MOD / Army Assistance

MOD's Position

The MOD are caught squarely in the middle on this issue. On the one hand, they are the Government department responsible for defence and the Armed Forces and on the other, they are part of the Government which must fulfil its obligations under the various peace agreements in respect of Northern Ireland.

The MOD department with responsibility for the legacy investigations is the Directorate Judicial Engagement Policy (DJEP). On an official level DJEP provides a central source of expertise, knowledge and guidance on judicial engagement policy, inquests, disclosure and public interest immunity issues. DJEP also brings coherence to MOD's engagement with courts and tribunals and works to minimise the impact that judicial challenges may have on the MOD's reputation and its ability to mount and conduct discretionary military operations.

Our understanding of DJEP's position on the legacy investigations is as follows. The MOD will, wherever appropriate and practicable, treat veterans who are required to give evidence in the same way as serving staff would be treated. The Veterans Welfare Service, a part of Veterans UK, is able to offer welfare support to veterans who may require it in connection with legal proceedings relating to matters arising out of their service or employment in the MOD. This may include referral to more specialised services in cases of severe anxiety. The sponsoring unit will work with the Front Line Commands (i.e. the Service in which the Veteran originally served), who will provide funding, and the Veterans Welfare Service, to agree funding arrangements. The point of contact at Veterans UK can be contacted at this email address -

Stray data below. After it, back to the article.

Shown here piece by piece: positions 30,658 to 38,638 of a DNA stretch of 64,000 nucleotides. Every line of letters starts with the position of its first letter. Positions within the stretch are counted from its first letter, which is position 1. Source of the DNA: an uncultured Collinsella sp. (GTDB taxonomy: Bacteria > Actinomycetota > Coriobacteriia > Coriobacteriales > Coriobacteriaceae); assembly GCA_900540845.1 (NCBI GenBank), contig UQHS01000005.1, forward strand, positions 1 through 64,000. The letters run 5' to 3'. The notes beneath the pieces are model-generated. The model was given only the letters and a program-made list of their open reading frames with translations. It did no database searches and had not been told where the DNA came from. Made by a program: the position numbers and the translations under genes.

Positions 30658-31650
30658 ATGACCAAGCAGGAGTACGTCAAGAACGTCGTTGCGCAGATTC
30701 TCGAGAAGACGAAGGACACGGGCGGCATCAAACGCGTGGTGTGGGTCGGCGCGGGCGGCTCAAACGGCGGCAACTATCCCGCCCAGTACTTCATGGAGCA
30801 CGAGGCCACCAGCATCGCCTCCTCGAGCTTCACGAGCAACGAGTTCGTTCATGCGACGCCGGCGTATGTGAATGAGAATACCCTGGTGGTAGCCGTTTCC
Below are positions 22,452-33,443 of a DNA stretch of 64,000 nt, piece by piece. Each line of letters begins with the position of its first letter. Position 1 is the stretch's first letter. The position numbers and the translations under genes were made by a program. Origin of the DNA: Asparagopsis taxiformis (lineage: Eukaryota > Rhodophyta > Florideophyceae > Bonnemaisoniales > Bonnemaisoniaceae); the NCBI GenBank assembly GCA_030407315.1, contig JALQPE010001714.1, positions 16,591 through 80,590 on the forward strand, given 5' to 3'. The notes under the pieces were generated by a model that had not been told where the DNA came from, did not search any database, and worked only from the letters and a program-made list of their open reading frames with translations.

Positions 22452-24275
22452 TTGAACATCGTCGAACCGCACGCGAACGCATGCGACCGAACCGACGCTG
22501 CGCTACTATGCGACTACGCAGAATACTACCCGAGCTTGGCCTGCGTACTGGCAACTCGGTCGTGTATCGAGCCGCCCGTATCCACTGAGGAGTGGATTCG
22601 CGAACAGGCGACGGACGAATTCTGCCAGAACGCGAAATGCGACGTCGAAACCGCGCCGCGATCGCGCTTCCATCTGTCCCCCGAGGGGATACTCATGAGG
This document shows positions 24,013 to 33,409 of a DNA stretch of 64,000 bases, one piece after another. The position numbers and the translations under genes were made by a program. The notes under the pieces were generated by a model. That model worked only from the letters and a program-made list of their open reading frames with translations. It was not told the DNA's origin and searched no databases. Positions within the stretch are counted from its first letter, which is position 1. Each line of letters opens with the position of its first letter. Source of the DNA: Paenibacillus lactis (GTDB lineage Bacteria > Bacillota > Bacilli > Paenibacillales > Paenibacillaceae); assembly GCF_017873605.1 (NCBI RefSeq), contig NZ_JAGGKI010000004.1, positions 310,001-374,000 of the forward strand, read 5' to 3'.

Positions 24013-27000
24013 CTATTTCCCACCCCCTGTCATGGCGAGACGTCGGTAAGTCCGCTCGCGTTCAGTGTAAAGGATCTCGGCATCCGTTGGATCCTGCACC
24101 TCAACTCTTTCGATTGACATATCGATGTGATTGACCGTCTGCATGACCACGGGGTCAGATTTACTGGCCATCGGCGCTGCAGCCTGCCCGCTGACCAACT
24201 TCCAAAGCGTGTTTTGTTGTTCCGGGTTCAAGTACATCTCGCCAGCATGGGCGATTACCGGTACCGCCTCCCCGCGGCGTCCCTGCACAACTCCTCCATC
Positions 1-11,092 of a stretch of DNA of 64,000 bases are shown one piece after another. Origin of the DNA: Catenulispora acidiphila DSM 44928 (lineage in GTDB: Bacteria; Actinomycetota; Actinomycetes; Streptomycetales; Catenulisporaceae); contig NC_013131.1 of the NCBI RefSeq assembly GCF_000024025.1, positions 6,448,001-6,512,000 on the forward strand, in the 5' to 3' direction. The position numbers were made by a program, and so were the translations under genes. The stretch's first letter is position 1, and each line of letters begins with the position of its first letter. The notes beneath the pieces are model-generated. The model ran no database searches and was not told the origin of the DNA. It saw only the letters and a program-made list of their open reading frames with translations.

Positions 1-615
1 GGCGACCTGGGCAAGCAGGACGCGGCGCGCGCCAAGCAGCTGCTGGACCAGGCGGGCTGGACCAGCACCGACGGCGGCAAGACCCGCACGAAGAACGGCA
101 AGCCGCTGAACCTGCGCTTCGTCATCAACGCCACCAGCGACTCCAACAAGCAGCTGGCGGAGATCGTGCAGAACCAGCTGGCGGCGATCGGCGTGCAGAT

In "process" terms:

  • Where there is no conflict of interest between the MOD and the individual, the individual is represented by the same legal team as that used by the Department.
  • Where there is a conflict, the individual can seek separate representation, although in terms of levels of funding the Department will only fund representation at the level the MOD would usually pay for - if the individual wants to choose their own Counsel who is more expensive, then they are responsible for plugging the financial gap.
  • In terms of instruction the MOD use the Northern Ireland Crown Solicitors Office to instruct Counsel in Northern Ireland.

In terms of general support, Army Personnel Support Group/38X in particular are leading with the Army's engagement on legacy Northern Ireland matters - this includes liaison with Regimental Colonels/Secretaries who should be on board with Northern Ireland matters as they are one of the enablers to this process working. DJEP oversees this work as they are responsible to the Secretary for State for matters relating to Coroners.

In terms of welfare support, DJEP effectively wraps a 'protective set of arms' around any veteran who becomes involved in the inquest process; this includes booking flights, accommodation, covers food costs and offering to 'close-host' individuals throughout their time in the Province. There are also extra security measures that can be put in place if an individual is granted anonymity and/or screening when they give evidence (a lot of veterans have not been back to the Province since their operational tour(s) so there is a high degree of anxiety and stress involved when they face the prospect of returning to Northern Ireland). The main message is that the MOD will ensure that a witness is able to give their evidence free from any worries about finance/travel/security, and will be supported every step of the way; the MOD does take its responsibilities to the veteran community very seriously but at the same time the MOD must ensure that it fulfils its legal obligations to the inquest process.

This is underpinned by the Armed Forces Covenant which is a promise from the nation that those who serve or have served, and their families, are treated fairly. It binds the government to a duty of care for members of the armed forces and their families. More details on this can be found here:

Regimental Associations